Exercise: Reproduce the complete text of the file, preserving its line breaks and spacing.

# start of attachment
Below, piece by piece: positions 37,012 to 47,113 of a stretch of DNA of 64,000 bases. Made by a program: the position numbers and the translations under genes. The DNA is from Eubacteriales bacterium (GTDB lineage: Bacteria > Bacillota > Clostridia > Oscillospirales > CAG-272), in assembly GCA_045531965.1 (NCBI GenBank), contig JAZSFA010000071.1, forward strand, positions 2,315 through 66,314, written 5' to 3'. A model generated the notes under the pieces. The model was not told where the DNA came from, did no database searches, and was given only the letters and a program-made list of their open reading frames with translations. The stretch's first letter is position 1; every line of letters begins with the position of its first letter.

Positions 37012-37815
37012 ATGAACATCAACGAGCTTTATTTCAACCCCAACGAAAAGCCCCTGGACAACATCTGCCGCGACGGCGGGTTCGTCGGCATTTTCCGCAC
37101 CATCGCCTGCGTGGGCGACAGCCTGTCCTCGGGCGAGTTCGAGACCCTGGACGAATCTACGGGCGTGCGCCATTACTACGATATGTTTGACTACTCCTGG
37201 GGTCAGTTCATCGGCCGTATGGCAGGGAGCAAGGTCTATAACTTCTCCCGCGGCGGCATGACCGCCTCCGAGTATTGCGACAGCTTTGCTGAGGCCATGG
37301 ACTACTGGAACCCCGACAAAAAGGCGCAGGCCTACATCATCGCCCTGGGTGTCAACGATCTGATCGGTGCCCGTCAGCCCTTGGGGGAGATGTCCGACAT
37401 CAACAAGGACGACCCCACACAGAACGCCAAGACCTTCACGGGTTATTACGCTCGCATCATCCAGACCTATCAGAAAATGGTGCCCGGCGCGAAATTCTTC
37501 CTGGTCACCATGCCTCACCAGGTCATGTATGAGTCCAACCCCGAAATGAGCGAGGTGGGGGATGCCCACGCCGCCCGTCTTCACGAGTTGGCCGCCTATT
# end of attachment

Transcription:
Below, piece by piece: positions 37,012 to 47,113 of a stretch of DNA of 64,000 bases. Made by a program: the position numbers and the translations under genes. The DNA is from Eubacteriales bacterium (GTDB lineage: Bacteria > Bacillota > Clostridia > Oscillospirales > CAG-272), in assembly GCA_045531965.1 (NCBI GenBank), contig JAZSFA010000071.1, forward strand, positions 2,315 through 66,314, written 5' to 3'. A model generated the notes under the pieces. The model was not told where the DNA came from, did no database searches, and was given only the letters and a program-made list of their open reading frames with translations. The stretch's first letter is position 1; every line of letters begins with the position of its first letter.

Positions 37012-37815
37012 ATGAACATCAACGAGCTTTATTTCAACCCCAACGAAAAGCCCCTGGACAACATCTGCCGCGACGGCGGGTTCGTCGGCATTTTCCGCAC
37101 CATCGCCTGCGTGGGCGACAGCCTGTCCTCGGGCGAGTTCGAGACCCTGGACGAATCTACGGGCGTGCGCCATTACTACGATATGTTTGACTACTCCTGG
37201 GGTCAGTTCATCGGCCGTATGGCAGGGAGCAAGGTCTATAACTTCTCCCGCGGCGGCATGACCGCCTCCGAGTATTGCGACAGCTTTGCTGAGGCCATGG
37301 ACTACTGGAACCCCGACAAAAAGGCGCAGGCCTACATCATCGCCCTGGGTGTCAACGATCTGATCGGTGCCCGTCAGCCCTTGGGGGAGATGTCCGACAT
37401 CAACAAGGACGACCCCACACAGAACGCCAAGACCTTCACGGGTTATTACGCTCGCATCATCCAGACCTATCAGAAAATGGTGCCCGGCGCGAAATTCTTC
37501 CTGGTCACCATGCCTCACCAGGTCATGTATGAGTCCAACCCCGAAATGAGCGAGGTGGGGGATGCCCACGCCGCCCGTCTTCACGAGTTGGCCGCCTATT